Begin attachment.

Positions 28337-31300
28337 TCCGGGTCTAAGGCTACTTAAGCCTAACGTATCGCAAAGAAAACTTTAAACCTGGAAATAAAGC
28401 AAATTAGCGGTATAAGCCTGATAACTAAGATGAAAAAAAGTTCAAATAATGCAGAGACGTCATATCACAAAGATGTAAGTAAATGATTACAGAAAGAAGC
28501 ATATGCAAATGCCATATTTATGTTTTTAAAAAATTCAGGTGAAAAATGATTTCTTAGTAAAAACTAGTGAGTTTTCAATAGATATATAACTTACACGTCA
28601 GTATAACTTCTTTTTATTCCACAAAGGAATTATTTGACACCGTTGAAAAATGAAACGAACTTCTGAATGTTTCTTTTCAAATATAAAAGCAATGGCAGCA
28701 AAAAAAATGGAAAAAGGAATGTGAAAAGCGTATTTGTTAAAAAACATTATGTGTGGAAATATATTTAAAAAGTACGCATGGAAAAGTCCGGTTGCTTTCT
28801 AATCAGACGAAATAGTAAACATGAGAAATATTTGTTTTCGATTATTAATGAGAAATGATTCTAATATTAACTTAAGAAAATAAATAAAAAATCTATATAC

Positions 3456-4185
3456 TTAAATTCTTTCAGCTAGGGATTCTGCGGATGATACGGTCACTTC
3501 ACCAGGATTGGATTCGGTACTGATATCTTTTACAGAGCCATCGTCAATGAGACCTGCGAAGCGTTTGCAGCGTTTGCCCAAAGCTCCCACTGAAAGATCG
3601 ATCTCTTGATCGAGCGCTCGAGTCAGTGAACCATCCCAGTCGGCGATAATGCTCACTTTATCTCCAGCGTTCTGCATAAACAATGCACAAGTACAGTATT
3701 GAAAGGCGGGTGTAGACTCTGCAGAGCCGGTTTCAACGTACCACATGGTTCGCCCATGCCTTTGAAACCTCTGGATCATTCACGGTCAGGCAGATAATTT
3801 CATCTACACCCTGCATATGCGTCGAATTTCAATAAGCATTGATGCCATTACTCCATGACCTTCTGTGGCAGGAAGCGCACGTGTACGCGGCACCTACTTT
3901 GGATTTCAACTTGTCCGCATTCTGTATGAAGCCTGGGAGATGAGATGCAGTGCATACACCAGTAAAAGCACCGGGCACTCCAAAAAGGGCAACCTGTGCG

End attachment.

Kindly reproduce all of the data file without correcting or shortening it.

Positions 28337-31300
28337 TCCGGGTCTAAGGCTACTTAAGCCTAACGTATCGCAAAGAAAACTTTAAACCTGGAAATAAAGC
28401 AAATTAGCGGTATAAGCCTGATAACTAAGATGAAAAAAAGTTCAAATAATGCAGAGACGTCATATCACAAAGATGTAAGTAAATGATTACAGAAAGAAGC
28501 ATATGCAAATGCCATATTTATGTTTTTAAAAAATTCAGGTGAAAAATGATTTCTTAGTAAAAACTAGTGAGTTTTCAATAGATATATAACTTACACGTCA
28601 GTATAACTTCTTTTTATTCCACAAAGGAATTATTTGACACCGTTGAAAAATGAAACGAACTTCTGAATGTTTCTTTTCAAATATAAAAGCAATGGCAGCA
28701 AAAAAAATGGAAAAAGGAATGTGAAAAGCGTATTTGTTAAAAAACATTATGTGTGGAAATATATTTAAAAAGTACGCATGGAAAAGTCCGGTTGCTTTCT
28801 AATCAGACGAAATAGTAAACATGAGAAATATTTGTTTTCGATTATTAATGAGAAATGATTCTAATATTAACTTAAGAAAATAAATAAAAAATCTATATAC

Positions 3456-4185
3456 TTAAATTCTTTCAGCTAGGGATTCTGCGGATGATACGGTCACTTC
3501 ACCAGGATTGGATTCGGTACTGATATCTTTTACAGAGCCATCGTCAATGAGACCTGCGAAGCGTTTGCAGCGTTTGCCCAAAGCTCCCACTGAAAGATCG
3601 ATCTCTTGATCGAGCGCTCGAGTCAGTGAACCATCCCAGTCGGCGATAATGCTCACTTTATCTCCAGCGTTCTGCATAAACAATGCACAAGTACAGTATT
3701 GAAAGGCGGGTGTAGACTCTGCAGAGCCGGTTTCAACGTACCACATGGTTCGCCCATGCCTTTGAAACCTCTGGATCATTCACGGTCAGGCAGATAATTT
3801 CATCTACACCCTGCATATGCGTCGAATTTCAATAAGCATTGATGCCATTACTCCATGACCTTCTGTGGCAGGAAGCGCACGTGTACGCGGCACCTACTTT
3901 GGATTTCAACTTGTCCGCATTCTGTATGAAGCCTGGGAGATGAGATGCAGTGCATACACCAGTAAAAGCACCGGGCACTCCAAAAAGGGCAACCTGTGCG